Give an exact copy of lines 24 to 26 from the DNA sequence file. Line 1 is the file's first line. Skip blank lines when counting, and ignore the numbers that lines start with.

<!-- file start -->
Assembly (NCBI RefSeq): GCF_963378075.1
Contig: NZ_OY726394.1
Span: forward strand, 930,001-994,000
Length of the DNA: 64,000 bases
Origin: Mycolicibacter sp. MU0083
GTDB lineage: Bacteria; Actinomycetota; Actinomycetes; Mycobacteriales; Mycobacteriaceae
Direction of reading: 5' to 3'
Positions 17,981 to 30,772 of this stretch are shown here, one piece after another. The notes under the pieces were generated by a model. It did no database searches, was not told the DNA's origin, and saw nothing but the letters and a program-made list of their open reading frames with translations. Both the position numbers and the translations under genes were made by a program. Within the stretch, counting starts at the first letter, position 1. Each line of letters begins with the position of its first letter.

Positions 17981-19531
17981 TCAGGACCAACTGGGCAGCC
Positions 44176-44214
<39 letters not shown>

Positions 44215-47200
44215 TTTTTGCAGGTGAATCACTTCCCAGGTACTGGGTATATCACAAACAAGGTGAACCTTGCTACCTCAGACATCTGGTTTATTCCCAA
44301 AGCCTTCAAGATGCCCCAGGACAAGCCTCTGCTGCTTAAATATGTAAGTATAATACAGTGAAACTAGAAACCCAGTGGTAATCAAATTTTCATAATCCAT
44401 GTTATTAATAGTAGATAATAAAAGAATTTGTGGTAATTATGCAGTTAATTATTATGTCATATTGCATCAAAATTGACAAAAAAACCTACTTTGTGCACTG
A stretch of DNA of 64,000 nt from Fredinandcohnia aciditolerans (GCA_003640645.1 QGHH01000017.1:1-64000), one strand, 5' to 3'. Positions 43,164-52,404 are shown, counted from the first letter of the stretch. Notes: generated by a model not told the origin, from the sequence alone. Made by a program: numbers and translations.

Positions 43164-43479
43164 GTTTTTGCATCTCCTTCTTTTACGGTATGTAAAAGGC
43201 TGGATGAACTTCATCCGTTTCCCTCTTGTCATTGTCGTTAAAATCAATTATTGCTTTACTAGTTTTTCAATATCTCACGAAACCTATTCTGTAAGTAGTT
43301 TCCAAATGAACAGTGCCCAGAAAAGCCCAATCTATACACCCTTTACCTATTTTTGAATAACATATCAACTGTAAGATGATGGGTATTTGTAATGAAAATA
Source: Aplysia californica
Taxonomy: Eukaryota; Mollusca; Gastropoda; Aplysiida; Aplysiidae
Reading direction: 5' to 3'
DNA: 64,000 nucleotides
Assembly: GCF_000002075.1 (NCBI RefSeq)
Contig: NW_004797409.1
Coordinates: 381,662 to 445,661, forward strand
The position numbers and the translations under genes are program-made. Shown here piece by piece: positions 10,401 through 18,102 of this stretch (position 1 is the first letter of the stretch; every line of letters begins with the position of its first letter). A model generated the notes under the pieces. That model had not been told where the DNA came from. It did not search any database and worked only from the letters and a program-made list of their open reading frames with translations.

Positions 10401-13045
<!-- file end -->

Reading direction: 5' to 3'
DNA: 64,000 nucleotides
Assembly: GCF_000002075.1 (NCBI RefSeq)